This is not the first time Fox News has misrepresented the Little Sisters case. The fact is, the nuns are already exemptible from the mandate, as both Doocy and Lowry initially point out in the segment. All the sisters need to do is sign a form registering their religious objection — a requirement that Lowry calls “wrong” and “perverse.” For his part, Doocy said more Catholics should be given a “bigger carve out” under the ACA because they “just don’t believe in this stuff.”
Doocy and Lowry’s framing of this issue as an assault on religious freedom — “Little Sister vs. Big Government” — is bizarre. Although Lowry begins the segment by admitting the nuns are exempt from the mandate, he still somehow concludes that the administration “should let the nuns off the hook.” This upending of precedent would undermine all similar exemption mechanisms for religious objectors whose stance requires someone else to follow the law in their stead. Doocy undercuts his own argument that the government doesn’t provide enough exemptions for Catholics, who “by and large, stand against abortion and contraception” when he concedes that “they’re more in favor it, for various reasons, these days.” And in fact, 98% of sexually active Catholics use or have used contraceptives in their lives.
Lowry ended the segment by explaining that, under the Religious Freedom Restoration Act (RFRA), the government cannot substantially burden religious freedom without a “compelling governmental interest.” Whether or not signing a form is a “substantial burden” remains to be seen, but Lowry disingenuously suggests that the only compelling interest at play here is that the mandate apply to everyone, even though the mandate has improved access to contraception and other preventive care services for up to 47 million women. But apparently that’s not compelling enough for Fox News.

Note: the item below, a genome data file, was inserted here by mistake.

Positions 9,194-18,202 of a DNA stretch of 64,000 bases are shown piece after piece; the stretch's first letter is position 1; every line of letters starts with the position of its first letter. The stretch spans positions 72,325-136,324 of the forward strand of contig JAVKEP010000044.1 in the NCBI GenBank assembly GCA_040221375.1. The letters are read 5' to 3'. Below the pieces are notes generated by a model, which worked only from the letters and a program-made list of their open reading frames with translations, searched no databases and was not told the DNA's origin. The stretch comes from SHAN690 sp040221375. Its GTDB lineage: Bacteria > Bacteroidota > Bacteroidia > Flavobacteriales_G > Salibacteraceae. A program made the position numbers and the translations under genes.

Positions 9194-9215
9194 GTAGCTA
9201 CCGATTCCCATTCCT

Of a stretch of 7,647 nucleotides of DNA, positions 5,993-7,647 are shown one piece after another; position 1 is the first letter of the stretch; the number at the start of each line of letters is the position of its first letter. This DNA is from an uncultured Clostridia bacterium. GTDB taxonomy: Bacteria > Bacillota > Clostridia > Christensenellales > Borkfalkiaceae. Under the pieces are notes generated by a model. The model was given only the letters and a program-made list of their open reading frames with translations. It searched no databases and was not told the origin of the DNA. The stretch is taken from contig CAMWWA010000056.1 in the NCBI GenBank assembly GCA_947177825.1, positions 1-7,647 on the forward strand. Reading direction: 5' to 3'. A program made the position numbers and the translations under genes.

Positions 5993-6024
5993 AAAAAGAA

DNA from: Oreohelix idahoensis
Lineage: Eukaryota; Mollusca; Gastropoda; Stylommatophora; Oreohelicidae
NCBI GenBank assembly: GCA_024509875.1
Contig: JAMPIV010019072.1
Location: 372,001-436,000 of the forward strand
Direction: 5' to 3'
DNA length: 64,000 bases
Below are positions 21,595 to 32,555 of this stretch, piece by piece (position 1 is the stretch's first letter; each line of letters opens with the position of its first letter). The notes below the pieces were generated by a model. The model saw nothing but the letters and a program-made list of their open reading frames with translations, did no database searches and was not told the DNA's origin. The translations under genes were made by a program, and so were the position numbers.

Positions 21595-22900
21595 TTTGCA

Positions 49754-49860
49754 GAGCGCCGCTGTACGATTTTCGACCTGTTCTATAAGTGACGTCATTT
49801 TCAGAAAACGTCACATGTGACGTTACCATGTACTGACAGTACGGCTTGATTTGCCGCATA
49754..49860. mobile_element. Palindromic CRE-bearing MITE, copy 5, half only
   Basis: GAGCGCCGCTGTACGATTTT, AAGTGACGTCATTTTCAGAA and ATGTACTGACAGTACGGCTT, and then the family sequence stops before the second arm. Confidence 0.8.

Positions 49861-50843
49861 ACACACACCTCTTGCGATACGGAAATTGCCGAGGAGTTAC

National Review Online columnist Mona Charen lamented the marginalization of anti-LGBT bigotry, writing that acceptance of LGBT people is largely due to “fashion” and decrying the affirmation of LGBT youth as “child abuse.”
In her January 14 syndicated column, Charen responded to a recent op-ed in The New York Times urging medical providers to ensure that transgender patients have access to fertility treatment. To Charen, the op-ed marked merely the latest indicator of society’s “obsession with sexuality as identity” and its “undermining of the best interests of children in favor of the self-expression of adults.” The decline of homophobic and transphobic bigotry is evidence to Charen that “[w]e have elevated sexual appetites … to an exalted status” (emphasis added):
There are limitless identities that students could be encouraged to cultivate as they mature. A handful that leap immediately to mind: American, humorist, musician, athlete, debater, nature-lover. Instead, our universities fall all over themselves to encourage unusual sexual identities, from homosexuality and lesbianism to transgender, bisexual, transsexual, and other. It’s all done in the name of “inclusion” and non-discrimination, but, let’s face it, there’s an element of fashion in it.Non-traditional sexual behavior is “in.” There are academic courses on offer at major universities concerning “queer theory,” pornography, and “lesbian gardening.” (Truly.) How can any serious academic treat pornography as a fit subject for college study? It’s more than a devaluation of the life of the mind; it’s an assault on human dignity.